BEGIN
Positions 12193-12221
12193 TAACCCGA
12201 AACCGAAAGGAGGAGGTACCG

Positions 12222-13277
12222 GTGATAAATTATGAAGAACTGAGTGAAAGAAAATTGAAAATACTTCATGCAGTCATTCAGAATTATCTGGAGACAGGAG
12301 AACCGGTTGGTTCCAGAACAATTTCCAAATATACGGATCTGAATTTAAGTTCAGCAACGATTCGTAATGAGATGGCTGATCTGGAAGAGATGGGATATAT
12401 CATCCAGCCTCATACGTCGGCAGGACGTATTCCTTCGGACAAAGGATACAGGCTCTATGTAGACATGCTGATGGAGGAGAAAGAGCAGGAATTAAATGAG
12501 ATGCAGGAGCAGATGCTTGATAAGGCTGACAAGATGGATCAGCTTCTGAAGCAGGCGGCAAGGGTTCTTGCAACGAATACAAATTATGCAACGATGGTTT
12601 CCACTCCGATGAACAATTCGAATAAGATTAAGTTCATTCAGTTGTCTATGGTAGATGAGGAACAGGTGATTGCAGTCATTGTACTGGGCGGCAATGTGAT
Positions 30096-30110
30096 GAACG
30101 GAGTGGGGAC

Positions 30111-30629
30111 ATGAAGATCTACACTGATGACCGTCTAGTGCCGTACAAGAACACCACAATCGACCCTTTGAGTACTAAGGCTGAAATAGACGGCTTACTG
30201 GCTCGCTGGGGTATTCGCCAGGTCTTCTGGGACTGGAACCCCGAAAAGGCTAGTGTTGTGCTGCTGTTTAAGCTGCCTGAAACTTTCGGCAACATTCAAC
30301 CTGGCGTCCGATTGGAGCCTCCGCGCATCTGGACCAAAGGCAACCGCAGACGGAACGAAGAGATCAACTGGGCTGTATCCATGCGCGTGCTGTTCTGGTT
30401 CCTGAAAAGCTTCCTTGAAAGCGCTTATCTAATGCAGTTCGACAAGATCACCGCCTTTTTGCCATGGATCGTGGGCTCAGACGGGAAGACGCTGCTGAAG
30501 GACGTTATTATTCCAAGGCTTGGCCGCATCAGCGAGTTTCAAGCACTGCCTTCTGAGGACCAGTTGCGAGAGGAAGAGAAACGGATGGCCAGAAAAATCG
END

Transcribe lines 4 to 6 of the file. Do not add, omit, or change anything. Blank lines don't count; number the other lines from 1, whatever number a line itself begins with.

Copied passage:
Positions 12222-13277
12222 GTGATAAATTATGAAGAACTGAGTGAAAGAAAATTGAAAATACTTCATGCAGTCATTCAGAATTATCTGGAGACAGGAG
12301 AACCGGTTGGTTCCAGAACAATTTCCAAATATACGGATCTGAATTTAAGTTCAGCAACGATTCGTAATGAGATGGCTGATCTGGAAGAGATGGGATATAT